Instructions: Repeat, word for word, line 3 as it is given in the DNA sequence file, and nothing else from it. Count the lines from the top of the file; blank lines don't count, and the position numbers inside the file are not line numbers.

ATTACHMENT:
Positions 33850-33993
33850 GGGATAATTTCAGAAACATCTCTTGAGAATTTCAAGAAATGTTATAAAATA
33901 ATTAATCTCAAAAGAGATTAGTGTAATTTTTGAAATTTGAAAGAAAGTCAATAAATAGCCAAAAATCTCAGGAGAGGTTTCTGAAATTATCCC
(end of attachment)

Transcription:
33901 ATTAATCTCAAAAGAGATTAGTGTAATTTTTGAAATTTGAAAGAAAGTCAATAAATAGCCAAAAATCTCAGGAGAGGTTTCTGAAATTATCCC